Thursday 27 December 2012

Author Interview – Andy Gavin

What genre are you most comfortable writing? I mostly read speculative fiction (SciFi, supernatural horror, and Fantasy) and so the same would be true of my writing. I wouldn’t usually be drawn to a fully naturalistic story.

Who or what influenced your writing over the years? I get very inspired by my own sense of “cool.” This can mean cool scenes, cool characters, cool dynamics, cool symbolism, cool turns of phrase, whatever. As I read and watch media obsessively – and by obsessively I mean 200 novels a year and about four hours of long form film/tv a day, I don’t sleep much – I’m constantly looking for interesting moments and archetypes that can be reinvented and repurposed. Nothing is ever new in the world. I also read a tremendous amount of history and in both of my novels I used facts about the history and the historical places and times to guide the story. Sometimes it’s useful to have concrete possibilities like this to give you structure. The historical facts in Untimed do that. I’ll have a practical function in the plot they need to accomplish, then I’ll dig through books looking for something that is synergistic. Sometimes it goes the other way.

What do you consider the most challenging about writing a novel, or about writing in general? The endless re-reading and careful editing is quite tedious (although I do a lot of it!). Sitting down to read the entire book again for the 50th time takes some serious will power. But overall, I’d say the hardest part was trying to balance my desire for prose minimalism with the need to “tell” the reader what they are supposed to know/feel. Ideally, one doesn’t tell them much of anything, but instead shows and implies. I love when a beat subtly betrays the emotions of a character, but at the same time, not all readers pick up on these niceties. My style is much closer to hard boiled early or mid twentieth century writers than it is to the type of melodramatic prose sometimes found in today’s YA hits (Twilight, here’s looking at you!).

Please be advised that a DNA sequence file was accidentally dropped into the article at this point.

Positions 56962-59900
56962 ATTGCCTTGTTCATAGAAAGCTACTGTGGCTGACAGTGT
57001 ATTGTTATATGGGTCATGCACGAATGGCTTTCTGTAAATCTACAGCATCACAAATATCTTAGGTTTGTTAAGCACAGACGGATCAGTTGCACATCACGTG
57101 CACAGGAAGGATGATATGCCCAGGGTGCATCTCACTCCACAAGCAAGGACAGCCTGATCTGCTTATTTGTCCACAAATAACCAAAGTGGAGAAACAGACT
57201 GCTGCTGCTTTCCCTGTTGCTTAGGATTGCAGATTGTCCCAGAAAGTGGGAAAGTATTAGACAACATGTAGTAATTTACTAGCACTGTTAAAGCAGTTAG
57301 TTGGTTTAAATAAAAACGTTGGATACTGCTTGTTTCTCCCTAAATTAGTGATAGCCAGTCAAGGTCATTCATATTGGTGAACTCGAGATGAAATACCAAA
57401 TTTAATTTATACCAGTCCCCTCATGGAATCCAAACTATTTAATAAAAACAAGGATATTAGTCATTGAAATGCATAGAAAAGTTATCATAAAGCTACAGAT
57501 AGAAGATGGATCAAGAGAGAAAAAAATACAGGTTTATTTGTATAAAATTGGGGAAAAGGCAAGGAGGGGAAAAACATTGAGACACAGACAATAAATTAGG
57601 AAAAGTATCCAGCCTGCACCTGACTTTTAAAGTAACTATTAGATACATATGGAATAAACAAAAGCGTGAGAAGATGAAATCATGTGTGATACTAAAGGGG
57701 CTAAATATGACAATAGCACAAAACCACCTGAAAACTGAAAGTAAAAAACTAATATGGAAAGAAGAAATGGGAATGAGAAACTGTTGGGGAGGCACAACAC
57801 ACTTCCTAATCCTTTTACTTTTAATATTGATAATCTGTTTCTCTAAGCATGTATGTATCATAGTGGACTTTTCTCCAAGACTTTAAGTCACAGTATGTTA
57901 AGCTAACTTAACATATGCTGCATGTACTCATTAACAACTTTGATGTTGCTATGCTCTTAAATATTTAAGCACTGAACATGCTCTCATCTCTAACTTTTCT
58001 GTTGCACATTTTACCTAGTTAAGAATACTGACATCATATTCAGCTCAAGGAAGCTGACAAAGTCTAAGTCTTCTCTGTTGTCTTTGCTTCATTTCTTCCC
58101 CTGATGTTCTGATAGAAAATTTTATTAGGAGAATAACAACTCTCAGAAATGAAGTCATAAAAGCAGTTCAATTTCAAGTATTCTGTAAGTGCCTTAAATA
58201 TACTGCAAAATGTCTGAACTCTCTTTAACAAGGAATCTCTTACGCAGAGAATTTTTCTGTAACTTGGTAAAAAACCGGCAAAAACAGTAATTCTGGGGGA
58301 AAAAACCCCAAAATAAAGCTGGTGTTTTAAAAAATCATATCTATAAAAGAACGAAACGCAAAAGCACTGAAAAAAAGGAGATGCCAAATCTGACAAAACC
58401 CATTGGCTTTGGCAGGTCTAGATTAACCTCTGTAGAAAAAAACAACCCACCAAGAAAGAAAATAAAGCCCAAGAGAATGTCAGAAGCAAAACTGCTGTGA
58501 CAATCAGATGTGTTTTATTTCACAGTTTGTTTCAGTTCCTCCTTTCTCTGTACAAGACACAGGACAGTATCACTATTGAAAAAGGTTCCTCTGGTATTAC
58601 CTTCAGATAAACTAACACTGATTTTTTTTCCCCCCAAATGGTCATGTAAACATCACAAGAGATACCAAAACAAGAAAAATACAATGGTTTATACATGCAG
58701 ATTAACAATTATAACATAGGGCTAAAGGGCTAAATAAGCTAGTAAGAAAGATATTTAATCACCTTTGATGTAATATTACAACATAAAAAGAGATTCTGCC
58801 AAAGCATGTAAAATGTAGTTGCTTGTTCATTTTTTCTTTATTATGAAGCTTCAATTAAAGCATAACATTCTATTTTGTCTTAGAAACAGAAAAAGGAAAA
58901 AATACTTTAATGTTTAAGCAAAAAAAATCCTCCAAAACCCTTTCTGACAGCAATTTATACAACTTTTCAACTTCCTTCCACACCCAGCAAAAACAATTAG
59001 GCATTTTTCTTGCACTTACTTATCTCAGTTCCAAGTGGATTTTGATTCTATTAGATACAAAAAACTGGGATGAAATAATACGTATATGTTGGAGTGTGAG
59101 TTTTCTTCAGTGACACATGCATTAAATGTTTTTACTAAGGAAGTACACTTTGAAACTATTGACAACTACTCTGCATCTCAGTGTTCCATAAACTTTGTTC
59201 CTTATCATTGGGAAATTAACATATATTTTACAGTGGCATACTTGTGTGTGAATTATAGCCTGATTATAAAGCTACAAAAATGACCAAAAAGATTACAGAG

How did you come up with the title? I wanted a single word title, and I wanted it to imply time travel, so I bounced words and phrases around in my head until I came up with UNTIMED. It seemed pretty good immediately.

Can you tell us about your main character? Charlie’s the kind of boy that no one notices. Hell, his own mother can’t remember his name. So when a mysterious clockwork man tries to kill him in modern day Philadelphia, and they tumble through a hole into 1725 London, Charlie realizes even the laws of time don’t take him seriously. Still, this isn’t all bad. Who needs school when you can learn about history first hand, like from Ben Franklin himself. And there’s this girl… Yvaine… another time traveler. All good. Except for the rules: boys only travel into the past and girls only into the future. And the baggage: Yvaine’s got a baby boy and more than her share of ex-boyfriends. Still, even if they screw up history — like accidentally let the founding father be killed — they can just time travel and fix it, right? But the future they return to is nothing like Charlie remembers. To set things right, he and his scrappy new girlfriend will have to race across the centuries, battling murderous machines from the future, jealous lovers, reluctant parents, and time itself.

 How much of the book is realistic? Everything but the time travel and the Tick-Tocks is as realistic as I could make it. I did a tremendous amount of research on all my periods and if anything, I understate the zany and shocking quality they probably would have had on a modern.

How important do you think villains are in a story? As a writer, I adore villains and I think Untimed has some pretty good ones. Donnie, as the human villain, is clearly more realistic. He’s a nasty bastard, very self centered and temperamental, but at the same time I wanted to make him likeable, or at least charismatic. Guys like him would have been charming – some of the time. But the Tick-Tocks are cool tool in their more archetypal way. Rapier is like a kind of Boogie-man. He’s always in the wrong place at the right time (for him!).

What are your goals as a writer? I want to tell commercial and fun tales that have some depth to them. This means balancing character and traditional drama (not melodrama) with cool scenarios and rapid pacing. Fundamentally, I want to entertain.

Buy Now @ Amazon
Genre – YA / Time Travel & Romance
Rating – PG
More details about the book
Connect with Andy Gavin on Facebook & Twitter

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